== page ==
People with frail health who require constant care are the same ones who tend to be on multiple medications and are at risk for getting into trouble. More than half of the people who use five mediations or more cannot accurately recall the name, dose and indication for their medication. It presents real problems with their care. Family doctors are often the ones who have to manage the whole picture and turn out being the medication quarterback. They too often forget the simple rules of prescription. It is the duty of the doctor who prescribes the medication to also monitor its effects, promote compliance and make dosage changes as required. I try to use a simple reminder system by prescribing enough medication with repeats until some form of monitoring needs to be done. My patients know that when the bottle is getting low that some form of monitoring is due, and book in to see me. Problems arise when a patient with multiple specialists is receiving medications from everyone. In these cases, family doctors rely on the written communication from their colleagues. Some specialties need to monitor and change dosages regularly. They get rightfully upset when other doctors interfere in this process. If a colleague writes to me and requests that I take over the monitoring and prescription of medication, I will only accede to the request if I feel comfortable doing so. At other times, I may give a short supply to the patient when his or her specialist is away. In these cases, the pharmacist is informed how to handle future renewals. It is inappropriate for a physician, in any setting, whether it be emergency, walk-in clinics or hospital settings to simply start patients on a long-term medication and tell them to see another doctor without communicating with that doctor. One sure sign of persons with a dependency problem is that they always interject that another physician, seen once only, encouraged them to use morphine-like substances regularly and they were reassured that I would deliver an endless supply. This is usually followed by the "check for yourself" comment. I immediately drop everything that I am doing and devote my entire working day to combing the phonebooks attempting to locate this unknown, unreachable doctor. Prescription should be done on a rationale basis with the input of both physician and patient.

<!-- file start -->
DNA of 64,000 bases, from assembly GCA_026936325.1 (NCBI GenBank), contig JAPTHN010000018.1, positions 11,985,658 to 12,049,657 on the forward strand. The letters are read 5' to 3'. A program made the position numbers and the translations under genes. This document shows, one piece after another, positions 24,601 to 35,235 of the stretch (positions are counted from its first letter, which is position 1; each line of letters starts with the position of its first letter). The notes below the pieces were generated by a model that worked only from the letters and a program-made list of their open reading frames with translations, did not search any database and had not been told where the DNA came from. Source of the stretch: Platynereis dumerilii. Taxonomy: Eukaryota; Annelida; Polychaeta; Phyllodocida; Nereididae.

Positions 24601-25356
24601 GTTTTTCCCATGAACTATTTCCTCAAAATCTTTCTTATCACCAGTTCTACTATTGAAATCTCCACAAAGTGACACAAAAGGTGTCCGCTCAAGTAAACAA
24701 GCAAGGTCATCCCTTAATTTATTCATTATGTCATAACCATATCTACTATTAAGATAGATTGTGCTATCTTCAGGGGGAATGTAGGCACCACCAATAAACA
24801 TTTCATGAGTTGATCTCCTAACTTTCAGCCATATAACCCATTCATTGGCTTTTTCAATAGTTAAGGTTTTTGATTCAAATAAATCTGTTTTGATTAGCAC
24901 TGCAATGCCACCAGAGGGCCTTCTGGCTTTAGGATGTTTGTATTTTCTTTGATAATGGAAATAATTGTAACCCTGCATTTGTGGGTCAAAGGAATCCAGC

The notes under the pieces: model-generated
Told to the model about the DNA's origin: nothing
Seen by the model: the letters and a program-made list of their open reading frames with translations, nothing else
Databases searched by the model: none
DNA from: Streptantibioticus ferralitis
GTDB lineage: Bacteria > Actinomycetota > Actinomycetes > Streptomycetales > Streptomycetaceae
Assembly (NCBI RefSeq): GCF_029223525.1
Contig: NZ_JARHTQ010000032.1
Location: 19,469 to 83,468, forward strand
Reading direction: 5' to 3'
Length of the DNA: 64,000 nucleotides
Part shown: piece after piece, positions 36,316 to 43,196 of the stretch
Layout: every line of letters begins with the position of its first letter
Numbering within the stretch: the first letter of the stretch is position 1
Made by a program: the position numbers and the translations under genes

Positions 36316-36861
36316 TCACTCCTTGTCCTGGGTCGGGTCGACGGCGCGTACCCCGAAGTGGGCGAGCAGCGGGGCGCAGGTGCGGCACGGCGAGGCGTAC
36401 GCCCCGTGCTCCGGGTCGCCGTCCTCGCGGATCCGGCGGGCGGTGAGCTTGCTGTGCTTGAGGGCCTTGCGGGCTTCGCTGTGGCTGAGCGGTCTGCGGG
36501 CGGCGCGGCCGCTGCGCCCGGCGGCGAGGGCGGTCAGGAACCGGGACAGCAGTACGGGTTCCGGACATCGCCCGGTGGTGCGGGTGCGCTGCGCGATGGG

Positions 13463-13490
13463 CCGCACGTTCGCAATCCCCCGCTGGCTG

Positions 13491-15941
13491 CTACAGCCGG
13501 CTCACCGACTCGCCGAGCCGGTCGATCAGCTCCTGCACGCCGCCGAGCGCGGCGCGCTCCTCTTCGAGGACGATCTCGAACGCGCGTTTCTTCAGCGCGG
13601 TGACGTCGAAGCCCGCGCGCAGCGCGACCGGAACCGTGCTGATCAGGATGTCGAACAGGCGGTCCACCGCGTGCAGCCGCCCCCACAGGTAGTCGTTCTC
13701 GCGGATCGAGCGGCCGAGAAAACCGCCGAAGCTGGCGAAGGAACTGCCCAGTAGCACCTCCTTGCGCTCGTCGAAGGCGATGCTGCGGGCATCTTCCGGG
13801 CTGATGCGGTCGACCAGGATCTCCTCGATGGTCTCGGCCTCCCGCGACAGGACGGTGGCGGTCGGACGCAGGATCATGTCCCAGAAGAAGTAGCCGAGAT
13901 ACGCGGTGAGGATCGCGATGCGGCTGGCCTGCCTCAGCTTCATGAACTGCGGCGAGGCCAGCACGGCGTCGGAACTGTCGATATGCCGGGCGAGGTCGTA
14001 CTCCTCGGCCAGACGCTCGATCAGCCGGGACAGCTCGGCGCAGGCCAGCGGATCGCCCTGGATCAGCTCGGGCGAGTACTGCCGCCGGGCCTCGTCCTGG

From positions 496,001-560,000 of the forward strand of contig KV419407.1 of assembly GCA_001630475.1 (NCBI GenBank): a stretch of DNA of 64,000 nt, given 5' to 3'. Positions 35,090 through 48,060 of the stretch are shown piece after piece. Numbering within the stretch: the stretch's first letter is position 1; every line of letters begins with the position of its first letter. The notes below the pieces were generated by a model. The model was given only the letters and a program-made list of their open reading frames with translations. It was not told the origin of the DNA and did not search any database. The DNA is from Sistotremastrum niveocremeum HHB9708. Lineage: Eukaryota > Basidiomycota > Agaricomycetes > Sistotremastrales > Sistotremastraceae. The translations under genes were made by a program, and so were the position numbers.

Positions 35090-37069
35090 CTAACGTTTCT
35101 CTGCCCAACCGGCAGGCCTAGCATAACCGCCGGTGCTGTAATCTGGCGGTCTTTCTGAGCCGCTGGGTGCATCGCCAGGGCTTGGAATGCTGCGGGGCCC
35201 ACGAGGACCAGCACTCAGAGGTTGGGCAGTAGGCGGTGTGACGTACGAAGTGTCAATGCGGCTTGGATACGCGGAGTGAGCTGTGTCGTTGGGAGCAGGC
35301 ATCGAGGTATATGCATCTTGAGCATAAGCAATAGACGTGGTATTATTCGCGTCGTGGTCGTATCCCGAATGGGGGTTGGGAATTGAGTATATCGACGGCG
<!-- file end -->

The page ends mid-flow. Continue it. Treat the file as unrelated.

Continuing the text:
The confusion is partially compounded by pharmacists who fax repeat requests. My office receives regular fax requests to refill medications which I am not aware of and which I am not monitoring. Some pharmacists have defended the process by stipulating that the receptionist of the original doctor "told them to do it." This message is driven home by my work as a Coroner. Many death scenes are riddled with prescription bottles which often result in phone calls to the various doctors whose names are found on the bottles. I am confounded at how often a medication is prescribed as a "favor". Now favor is totally unlike compassion in my view, but it somehow absolves one from keeping track and monitoring. On rare occasions, it gets even sadder when records and indications for prescription cannot be found or recalled.

To avoid fatal favors, I would suggest you gather up ALL those pills, herbs and vitamins that you might be taking, put them in a brown bag and book in to see your family doctor. Your family doctor will sift through things and properly enter them in your record. Discuss with your family doctor who is monitoring which medication and how often you should see the specialists involved in your care. If you use more than three medicines, keep a written record with you at all times. Finally, seek out the services of a good pharmacist. Develop an ongoing relationship with one pharmacist. Your pharmacist can answer many of your questions and is able to spot potential problems and errors. Beware of strangers who stuff bags of pills in your one hand and a computer printout in the other without uttering a word!